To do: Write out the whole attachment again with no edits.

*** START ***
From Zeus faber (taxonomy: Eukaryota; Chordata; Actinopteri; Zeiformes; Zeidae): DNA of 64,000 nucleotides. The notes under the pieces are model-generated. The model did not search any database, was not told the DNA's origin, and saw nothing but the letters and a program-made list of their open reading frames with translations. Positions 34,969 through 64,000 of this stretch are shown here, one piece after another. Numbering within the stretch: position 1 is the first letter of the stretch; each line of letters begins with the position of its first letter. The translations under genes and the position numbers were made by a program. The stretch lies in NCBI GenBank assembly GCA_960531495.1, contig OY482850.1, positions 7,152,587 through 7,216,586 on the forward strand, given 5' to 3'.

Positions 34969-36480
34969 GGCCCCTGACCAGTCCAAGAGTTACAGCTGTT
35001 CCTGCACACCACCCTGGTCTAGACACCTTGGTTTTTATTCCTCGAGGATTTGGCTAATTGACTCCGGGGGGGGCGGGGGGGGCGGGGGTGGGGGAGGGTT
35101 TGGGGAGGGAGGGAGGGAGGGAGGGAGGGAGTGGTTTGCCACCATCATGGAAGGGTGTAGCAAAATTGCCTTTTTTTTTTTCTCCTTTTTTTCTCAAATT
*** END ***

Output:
From Zeus faber (taxonomy: Eukaryota; Chordata; Actinopteri; Zeiformes; Zeidae): DNA of 64,000 nucleotides. The notes under the pieces are model-generated. The model did not search any database, was not told the DNA's origin, and saw nothing but the letters and a program-made list of their open reading frames with translations. Positions 34,969 through 64,000 of this stretch are shown here, one piece after another. Numbering within the stretch: position 1 is the first letter of the stretch; each line of letters begins with the position of its first letter. The translations under genes and the position numbers were made by a program. The stretch lies in NCBI GenBank assembly GCA_960531495.1, contig OY482850.1, positions 7,152,587 through 7,216,586 on the forward strand, given 5' to 3'.

Positions 34969-36480
34969 GGCCCCTGACCAGTCCAAGAGTTACAGCTGTT
35001 CCTGCACACCACCCTGGTCTAGACACCTTGGTTTTTATTCCTCGAGGATTTGGCTAATTGACTCCGGGGGGGGCGGGGGGGGCGGGGGTGGGGGAGGGTT
35101 TGGGGAGGGAGGGAGGGAGGGAGGGAGGGAGTGGTTTGCCACCATCATGGAAGGGTGTAGCAAAATTGCCTTTTTTTTTTTCTCCTTTTTTTCTCAAATT